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Romney Takes Iowa; Bachmann Ends Candidacy

Former Massachusetts governor Mitt Romney was declared winner of the Iowa caucuses by the narrowest of margins, claiming only eight votes over former Pennsylvania senator Rick Santorum in the first contest to secure the Republican Party nomination to run for president.

It was a big night for both candidates who were in a virtual tie for hours in what is being called one of the closest races in Iowa caucus history.

Romney and Santorum each received nearly 25 percent of the vote. In third place was Congressman Ron Paul of Texas with 21 percent.

 

It was an especially big night for long-shot contender and social-conservative favorite Santorum, whose campaign has surged in the final weeks.

"You have taken the first step of taking back this country," Santorum said of his showing.

Romney, long considered by many the leading contender for the nomination, has remained at the top of the pack despite Santorum's recent surge and an earlier one by former House speaker Newt Gingrich of Georgia.

"This is a campaign night where America wins," said Romney. "We are going to change [the] White House and get America back on track."

Congressman Paul thanked his supporters for their "energy and efforts." "But what makes me feel really good about it is that you are doing it because you believe in something,” he said.

Minnesota Congresswoman Michele Bachmann, who finished sixth, announced she was pulling out of the race during a press conference on Wednesday.

Gingrich, a former House speaker, came in fourth place and vowed to campaign on in New Hamsphire, which holds its primary on January 10.

It was a disappointing night for Texas Governor Rick Perry, who came in fifth place and said he would return to Texas to reconsider his campaign.

Former U.S. ambassador Jon Huntsman came in last with one percent. Huntsman has not campaigned in Iowa and has said he is pinning his hopes on a good showing in New Hampshire.

Across Iowa, voters gathered at caucus sites, often nothing but small meeting rooms where votes are counted by hand.

At a much larger gathering at a high school near Des Moines, Samona Joy Yentes lobbied neighbors on behalf of Santorum and even addressed the caucus.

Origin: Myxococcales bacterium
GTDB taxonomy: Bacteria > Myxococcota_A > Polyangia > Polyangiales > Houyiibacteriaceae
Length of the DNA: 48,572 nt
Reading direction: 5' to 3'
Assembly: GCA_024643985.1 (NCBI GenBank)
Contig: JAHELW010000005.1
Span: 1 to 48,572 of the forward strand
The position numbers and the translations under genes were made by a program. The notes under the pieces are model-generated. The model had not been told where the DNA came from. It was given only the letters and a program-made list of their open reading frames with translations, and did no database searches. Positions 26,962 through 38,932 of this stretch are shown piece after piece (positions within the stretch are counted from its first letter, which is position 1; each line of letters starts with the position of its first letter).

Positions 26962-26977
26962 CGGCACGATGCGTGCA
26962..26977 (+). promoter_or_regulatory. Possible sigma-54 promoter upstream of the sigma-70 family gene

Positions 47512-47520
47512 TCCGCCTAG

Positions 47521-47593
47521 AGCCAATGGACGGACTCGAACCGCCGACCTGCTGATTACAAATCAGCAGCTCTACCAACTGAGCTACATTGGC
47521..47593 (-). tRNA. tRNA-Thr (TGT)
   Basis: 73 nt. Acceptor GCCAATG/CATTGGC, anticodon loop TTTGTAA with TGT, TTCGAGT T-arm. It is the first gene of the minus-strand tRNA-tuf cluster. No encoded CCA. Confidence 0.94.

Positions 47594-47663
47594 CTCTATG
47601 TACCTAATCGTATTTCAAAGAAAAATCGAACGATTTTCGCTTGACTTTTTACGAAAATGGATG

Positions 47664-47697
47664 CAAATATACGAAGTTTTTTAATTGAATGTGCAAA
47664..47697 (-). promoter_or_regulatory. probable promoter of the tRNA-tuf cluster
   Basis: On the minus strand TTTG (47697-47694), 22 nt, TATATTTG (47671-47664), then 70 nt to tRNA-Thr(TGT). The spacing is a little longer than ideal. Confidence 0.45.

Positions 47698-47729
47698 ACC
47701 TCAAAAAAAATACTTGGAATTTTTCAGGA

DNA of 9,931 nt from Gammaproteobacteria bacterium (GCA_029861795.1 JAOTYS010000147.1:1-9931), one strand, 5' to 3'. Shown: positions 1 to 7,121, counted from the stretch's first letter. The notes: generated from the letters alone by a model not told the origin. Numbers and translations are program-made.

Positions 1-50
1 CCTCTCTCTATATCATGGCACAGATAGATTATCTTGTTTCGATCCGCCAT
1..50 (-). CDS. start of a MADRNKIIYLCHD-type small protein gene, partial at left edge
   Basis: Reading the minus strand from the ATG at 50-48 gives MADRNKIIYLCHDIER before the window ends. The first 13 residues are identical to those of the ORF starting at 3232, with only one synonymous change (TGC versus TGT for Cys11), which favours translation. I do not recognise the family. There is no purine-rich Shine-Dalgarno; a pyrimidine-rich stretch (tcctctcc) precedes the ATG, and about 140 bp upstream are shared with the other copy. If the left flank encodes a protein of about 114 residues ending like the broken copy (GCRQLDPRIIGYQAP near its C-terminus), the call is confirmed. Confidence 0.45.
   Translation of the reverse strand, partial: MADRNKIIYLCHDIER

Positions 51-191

“We want to send you a strong candidate that we believe will go toe to toe and will defeat Barack Obama and provide strong leadership for our nation,” said Yentes.

The close finish in Iowa could signal a long and divisive Republican primary campaign, says pollster Frank Luntz.

“It is interesting that some Republicans are more interested in defeating each other than they are in defeating the president," said Luntz. "That is not going to play well over the long term.”

President Obama addressed Democrats caucusing for him in Iowa, and Democratic Party chairwoman Debbie Wasserman Schultz said the president is ready to face whichever Republican wins the nomination.

Obama is “fighting for the middle class, [and] beginning to get the economy turned around," said Wasserman, who vowed to defeat "Republicans, any one of them, that want us to return to the failed policies of the past that brought us to the precipice of economic disaster."

The Republican race now shifts to New Hampshire primary battleground where Mitt Romney is a strong favorite.

Romney's campaign is expected to get another boost Wednesday with an endorsement from 2008 Republican presidential candidate, Senator John McCain.

While the results from Iowa put Romney and Santorum on top, they forced former front-runner and Texas governor Rick Perry to question the future of his presidential bid.  Perry said in a speech late Tuesday that he will head home to Texas to reconsider his campaign after finishing fifth with 10 percent of the vote, behind Gingrich.

The Democratic Party also held its caucuses. President Obama was unopposed for the party nomination, but hosted a live web chat with supporters in Iowa Tuesday night.

Some information for this report was provided by AP, AFP and Reuters.

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